My student loan is paid off, so how quickly should I build up my RRSP?

Jamie Golombek, vice-president of taxation and estate planning at AIM Trimark Investments, has the answer.

Jamie Golombek 10 July, 2003 | 1:00PM
Dear Expert:

I recently completed paying-off my student loan. What a relief!! I now have about $1,000 per month to invest, maybe more. I am very committed to catching-up on my RRSPs. My last RRSP tax return notice says that I can still contribute $20,000. My annual income is about $55,000. Should I try to put away as much money as soon as possible or should I spread-out my contributions over a couple of years to maximize on my tax rebate. Is there a threshold yearly contribution amount beyond which I do not benefit tax-wise? Also, I should tell you that I am not ready to take out a large loan that would go towards my RRSPs just yet, so I hope that you do not advise me to do such. I also do not see the value of taking out a loan given that I am going to contribute $1,000 per month to my RRSPs. I am fairly young (early 30s) and I would like to put away my own money each month.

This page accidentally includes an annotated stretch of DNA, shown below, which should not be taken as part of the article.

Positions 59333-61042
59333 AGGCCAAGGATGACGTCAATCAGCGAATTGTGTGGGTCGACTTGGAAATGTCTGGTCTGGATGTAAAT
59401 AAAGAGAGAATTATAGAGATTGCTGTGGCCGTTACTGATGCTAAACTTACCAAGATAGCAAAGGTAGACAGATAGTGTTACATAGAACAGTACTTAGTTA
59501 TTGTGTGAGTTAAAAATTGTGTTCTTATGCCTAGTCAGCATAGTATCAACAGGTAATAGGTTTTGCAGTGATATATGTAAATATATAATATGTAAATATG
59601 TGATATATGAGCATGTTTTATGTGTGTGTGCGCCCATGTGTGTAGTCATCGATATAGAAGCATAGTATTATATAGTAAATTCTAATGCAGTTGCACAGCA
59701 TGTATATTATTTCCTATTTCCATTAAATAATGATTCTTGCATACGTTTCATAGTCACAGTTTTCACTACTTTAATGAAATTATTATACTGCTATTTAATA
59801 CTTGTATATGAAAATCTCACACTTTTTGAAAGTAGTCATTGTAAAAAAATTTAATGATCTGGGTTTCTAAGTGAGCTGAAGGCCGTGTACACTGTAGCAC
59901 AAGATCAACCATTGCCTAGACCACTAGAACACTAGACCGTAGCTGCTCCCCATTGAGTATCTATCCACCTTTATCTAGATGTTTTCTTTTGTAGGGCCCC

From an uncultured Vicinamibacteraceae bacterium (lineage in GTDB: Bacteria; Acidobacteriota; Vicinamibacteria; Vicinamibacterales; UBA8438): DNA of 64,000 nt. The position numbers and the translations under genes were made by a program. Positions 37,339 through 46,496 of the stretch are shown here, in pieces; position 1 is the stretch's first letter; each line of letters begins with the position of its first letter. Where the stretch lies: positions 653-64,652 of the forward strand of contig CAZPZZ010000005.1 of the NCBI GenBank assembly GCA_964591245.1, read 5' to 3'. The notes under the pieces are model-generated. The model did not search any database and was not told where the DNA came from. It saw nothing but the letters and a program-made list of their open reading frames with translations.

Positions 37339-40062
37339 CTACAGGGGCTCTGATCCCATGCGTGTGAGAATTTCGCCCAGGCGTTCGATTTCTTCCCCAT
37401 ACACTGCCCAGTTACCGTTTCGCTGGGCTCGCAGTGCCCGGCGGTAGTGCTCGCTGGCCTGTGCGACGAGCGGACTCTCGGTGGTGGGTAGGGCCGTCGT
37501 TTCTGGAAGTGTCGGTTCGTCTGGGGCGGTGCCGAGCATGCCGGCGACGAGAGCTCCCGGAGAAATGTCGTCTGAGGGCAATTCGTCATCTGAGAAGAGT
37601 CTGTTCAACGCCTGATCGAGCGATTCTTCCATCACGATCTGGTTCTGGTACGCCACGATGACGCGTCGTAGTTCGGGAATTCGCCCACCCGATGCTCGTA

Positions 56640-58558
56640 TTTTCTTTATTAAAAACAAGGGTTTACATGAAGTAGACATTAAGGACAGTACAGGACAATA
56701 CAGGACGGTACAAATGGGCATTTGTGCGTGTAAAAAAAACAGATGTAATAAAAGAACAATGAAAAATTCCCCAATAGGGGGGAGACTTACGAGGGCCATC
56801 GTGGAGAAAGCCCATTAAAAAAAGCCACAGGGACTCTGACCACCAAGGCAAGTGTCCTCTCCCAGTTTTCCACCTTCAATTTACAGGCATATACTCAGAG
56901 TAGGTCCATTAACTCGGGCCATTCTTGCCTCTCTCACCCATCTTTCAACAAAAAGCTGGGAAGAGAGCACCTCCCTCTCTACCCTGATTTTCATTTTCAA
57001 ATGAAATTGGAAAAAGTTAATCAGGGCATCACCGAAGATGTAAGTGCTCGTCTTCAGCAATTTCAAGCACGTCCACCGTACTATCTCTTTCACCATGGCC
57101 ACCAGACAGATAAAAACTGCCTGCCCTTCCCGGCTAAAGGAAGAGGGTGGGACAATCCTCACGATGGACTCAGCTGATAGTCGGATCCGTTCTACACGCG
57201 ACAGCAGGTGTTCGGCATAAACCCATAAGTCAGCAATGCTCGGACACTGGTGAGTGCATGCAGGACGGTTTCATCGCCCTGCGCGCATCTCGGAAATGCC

Expert Answer:

Congratulations on paying off your student loan — a smart step before you begin investing for your retirement. The amount that you can contribute to an RRSP depends on your unused RRSP contribution room, which you say is $20,000. This room does not expire so there is no rush to make the contribution.

Each dollar that you contribute to an RRSP reduces your taxable income. You are currently in the second lowest tax bracket of approximately 30% to 35%, depending on your province of residence. The lowest bracket ends at approximately $32,000 of taxable income, so you probably wouldn't want to bring your taxable income below that level, as you will not benefit as much from the deduction. So that means you can safely make the entire $20,000 RRSP contribution immediately and still benefit from the 30% to 35% refund rate, assuming you have the cash.

Probably the best advice is to contribute the maximum you can afford each month. The $1,000 per month you propose is a good start.

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Jamie Golombek

Jamie Golombek